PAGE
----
HA NOI — It has been difficult getting back to normal life for Iain McNamara and his peers after their one-year trip through 22 countries.
The first week seemed crazy for McNamara, Chris McGrath and Kevin Cobbe when they arrived home in Dublin a month ago.
A video featuring them performing the traditional Riverdance quickly went viral and surpassed 250,000 views within days after it was uploaded to the internet. The view count is at 530,000 right now.
“Not in our wildest dreams could we have imagined that our video of 3 guys Irish dancing around the world would have created such a stir both at home and abroad. Since the video was uploaded to YouTube [in an early morning] everything has just spiralled out of control,” said McNamara.
“Since the video has been online I have barely left my house as we’ve been inundated with calls and emails from not only media outlets but also people living abroad who have discovered a new found interest in the Emerald Isle.”
The video itself was part of a project by The Wirld, an independent organisation McNamara initiated to promote the nation of Ireland abroad.
He set up a website and got in contact with various schools around the world asking to visit and talk about Ireland. The whole trip, which was fully self-funded by the three, travelled first to Cancun, Mexico and finally to London, England.
“It took about 18 months of saving to be able to afford a whole year [of] travelling,” said McNamara.
Leaving Ireland in May 2013, armed with a round the world ticket, limited budget and a camera, they created a blog in each country they visited, documenting how they promoted their homeland.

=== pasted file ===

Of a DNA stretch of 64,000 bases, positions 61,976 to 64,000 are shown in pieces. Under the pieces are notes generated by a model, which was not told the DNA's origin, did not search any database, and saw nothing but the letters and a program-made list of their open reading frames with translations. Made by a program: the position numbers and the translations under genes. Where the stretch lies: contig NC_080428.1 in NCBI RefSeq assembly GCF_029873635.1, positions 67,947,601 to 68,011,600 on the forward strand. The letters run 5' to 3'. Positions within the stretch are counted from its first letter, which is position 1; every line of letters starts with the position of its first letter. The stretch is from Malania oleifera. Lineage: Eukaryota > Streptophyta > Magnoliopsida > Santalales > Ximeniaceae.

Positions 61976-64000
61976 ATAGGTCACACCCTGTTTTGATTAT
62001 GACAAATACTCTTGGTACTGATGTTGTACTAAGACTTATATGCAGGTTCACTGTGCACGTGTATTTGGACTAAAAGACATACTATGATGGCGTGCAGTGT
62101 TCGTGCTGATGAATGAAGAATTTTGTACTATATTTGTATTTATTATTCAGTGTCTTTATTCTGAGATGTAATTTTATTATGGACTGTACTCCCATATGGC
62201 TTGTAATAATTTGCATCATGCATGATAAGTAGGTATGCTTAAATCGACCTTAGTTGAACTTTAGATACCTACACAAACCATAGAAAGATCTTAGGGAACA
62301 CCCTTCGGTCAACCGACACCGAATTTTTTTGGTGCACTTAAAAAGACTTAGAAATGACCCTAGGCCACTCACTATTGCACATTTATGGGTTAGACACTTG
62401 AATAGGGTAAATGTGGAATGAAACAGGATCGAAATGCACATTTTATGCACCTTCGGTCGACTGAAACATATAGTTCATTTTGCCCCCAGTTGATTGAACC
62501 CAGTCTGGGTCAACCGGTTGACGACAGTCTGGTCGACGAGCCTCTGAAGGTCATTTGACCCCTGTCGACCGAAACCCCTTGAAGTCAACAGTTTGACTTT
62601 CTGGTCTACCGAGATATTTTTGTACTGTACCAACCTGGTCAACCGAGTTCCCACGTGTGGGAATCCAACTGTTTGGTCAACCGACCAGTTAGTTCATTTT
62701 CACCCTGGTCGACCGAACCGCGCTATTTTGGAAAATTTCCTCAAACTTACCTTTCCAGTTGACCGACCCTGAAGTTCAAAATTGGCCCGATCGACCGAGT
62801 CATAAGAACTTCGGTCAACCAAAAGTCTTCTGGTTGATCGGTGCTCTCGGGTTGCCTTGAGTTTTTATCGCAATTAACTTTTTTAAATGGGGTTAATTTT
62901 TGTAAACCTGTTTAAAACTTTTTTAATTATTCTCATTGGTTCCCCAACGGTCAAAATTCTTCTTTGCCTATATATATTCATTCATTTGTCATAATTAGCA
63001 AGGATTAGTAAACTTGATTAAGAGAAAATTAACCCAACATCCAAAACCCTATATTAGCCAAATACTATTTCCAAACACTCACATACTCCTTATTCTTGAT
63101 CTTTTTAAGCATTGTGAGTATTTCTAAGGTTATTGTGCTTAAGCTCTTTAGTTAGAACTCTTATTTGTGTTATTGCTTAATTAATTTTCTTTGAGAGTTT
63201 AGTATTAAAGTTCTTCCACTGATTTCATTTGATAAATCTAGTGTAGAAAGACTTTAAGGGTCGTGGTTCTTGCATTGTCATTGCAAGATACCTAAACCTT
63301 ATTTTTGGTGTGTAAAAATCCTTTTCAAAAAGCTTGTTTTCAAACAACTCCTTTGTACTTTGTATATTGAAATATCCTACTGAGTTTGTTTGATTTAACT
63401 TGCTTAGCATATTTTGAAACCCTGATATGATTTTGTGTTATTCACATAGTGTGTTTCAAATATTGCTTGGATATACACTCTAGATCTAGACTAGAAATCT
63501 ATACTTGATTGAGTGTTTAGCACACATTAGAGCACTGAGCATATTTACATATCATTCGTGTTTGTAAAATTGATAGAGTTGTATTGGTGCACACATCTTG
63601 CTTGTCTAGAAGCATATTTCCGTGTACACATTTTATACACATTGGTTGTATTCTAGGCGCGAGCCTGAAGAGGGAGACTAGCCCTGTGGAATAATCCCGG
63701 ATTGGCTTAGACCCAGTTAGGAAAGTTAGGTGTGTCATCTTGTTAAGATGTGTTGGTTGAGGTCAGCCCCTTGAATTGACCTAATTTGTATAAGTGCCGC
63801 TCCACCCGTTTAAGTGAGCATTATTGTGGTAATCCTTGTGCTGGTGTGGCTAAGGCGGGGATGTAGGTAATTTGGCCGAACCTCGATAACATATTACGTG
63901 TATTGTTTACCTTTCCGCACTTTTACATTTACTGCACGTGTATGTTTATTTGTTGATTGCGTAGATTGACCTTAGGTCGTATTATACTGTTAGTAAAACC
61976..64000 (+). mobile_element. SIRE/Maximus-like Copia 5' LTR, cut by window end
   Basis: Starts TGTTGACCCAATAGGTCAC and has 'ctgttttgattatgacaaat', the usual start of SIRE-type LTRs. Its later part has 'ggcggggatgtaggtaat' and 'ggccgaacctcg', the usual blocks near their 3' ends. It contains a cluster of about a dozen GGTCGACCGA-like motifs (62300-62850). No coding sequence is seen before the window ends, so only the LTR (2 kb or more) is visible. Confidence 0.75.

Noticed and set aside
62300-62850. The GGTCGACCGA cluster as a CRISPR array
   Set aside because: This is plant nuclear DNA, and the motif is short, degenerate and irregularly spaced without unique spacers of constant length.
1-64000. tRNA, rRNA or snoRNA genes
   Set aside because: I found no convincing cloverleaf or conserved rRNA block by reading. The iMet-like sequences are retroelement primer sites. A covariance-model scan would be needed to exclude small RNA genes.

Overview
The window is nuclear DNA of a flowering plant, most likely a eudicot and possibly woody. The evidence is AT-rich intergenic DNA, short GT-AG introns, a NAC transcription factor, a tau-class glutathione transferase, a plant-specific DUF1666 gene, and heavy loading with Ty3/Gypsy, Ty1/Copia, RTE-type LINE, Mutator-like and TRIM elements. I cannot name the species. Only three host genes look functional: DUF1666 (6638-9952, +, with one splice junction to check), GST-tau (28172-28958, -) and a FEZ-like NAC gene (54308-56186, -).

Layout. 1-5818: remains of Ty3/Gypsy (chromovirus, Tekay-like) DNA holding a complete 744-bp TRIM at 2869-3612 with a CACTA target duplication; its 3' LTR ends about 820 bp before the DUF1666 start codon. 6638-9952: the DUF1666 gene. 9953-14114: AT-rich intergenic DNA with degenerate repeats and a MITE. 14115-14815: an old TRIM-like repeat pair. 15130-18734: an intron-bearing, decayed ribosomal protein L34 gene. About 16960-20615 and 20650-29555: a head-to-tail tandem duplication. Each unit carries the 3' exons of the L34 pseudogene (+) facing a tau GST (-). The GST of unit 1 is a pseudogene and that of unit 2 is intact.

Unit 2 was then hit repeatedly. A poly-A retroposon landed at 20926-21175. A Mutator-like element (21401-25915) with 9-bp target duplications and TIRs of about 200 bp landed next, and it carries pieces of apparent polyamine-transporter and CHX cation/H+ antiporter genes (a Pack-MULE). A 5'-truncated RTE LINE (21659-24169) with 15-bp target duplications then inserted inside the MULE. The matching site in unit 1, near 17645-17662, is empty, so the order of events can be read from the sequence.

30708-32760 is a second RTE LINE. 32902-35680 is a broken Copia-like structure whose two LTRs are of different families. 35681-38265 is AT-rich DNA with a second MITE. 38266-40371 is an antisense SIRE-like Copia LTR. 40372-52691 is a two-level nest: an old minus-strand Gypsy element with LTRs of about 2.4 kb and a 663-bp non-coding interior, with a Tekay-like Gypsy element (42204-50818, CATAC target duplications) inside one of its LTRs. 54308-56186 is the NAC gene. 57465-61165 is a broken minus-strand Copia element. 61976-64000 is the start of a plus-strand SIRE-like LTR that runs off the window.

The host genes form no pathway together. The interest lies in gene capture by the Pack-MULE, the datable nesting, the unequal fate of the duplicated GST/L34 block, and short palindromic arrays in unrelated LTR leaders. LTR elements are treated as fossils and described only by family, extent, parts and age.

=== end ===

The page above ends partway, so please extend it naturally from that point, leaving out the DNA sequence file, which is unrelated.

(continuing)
Along the way, they visited schools, universities, businesses and homes with the principal aim of instilling “Irishness” abroad.
The quick exiting moves of Riverdance to Irish music against the background of Celtic Rock or Stonehenge made the world a lot more Irish than McNamara intended.
“Riverdance is a very famous dance in Ireland and around the world too. It is 20 years old this year and we thought what better way to commemorate it than to make a video during our trip. Plus it was a lot of fun,” McNamara said.
Hoan Kiem Lake (Viet Nam), Machu Picchu (Peru), The Amazon (Bolivia), Iguazu Falls (Brazil), Villarrica Summit (Chile), Bali (Indonesia), Angkor Wat (Cambodia), Bagan (Myanmar) and other globally renowned spots were featured as backdrops for their’ performances.
They stayed in Viet Nam for three weeks, travelling from HCM City to Nha Trang, Hoi An and then finally up to Ha Noi. A day trip by motorbike from the ancient city to Hue was a particular highlight, said McNamara.
“To be honest Viet Nam really surprised us. We had not expected the local people to be so friendly, welcoming and interested in where we came from. The country itself is extremely interesting and picturesque,” McNamara revealed.
“I would love to return one day. I would like to go back to Hoi An which is particularly beautiful. I loved it there and [I would] maybe explore more of the north. I didn’t have enough time to explore the northern part of the country, so that would be next.
“If we could go again we would definitely recommend biking the whole country. Big thanks to all the locals we met who made it so easy to travel around and also all the backpackers with whom we shared some serious craic.”
The group were also delighted by being approached by Vietnamese in the street to talk about Viet Nam or to practice their English.
Cruising overnight, kayaking on and tubing around the country’s Ha Long Bay were also among their top 10 highlights of visiting Australasia.
Except for a few overnight bus trips in some parts of South America and when they found it hard to communicate with local people, they were relieved to report they encountered no dangerous situations.
Now back home, McNamara said he is thinking about writing a book about their travels.
“I love to continue promoting Ireland abroad, so I am aiming to work in that field in the near future.”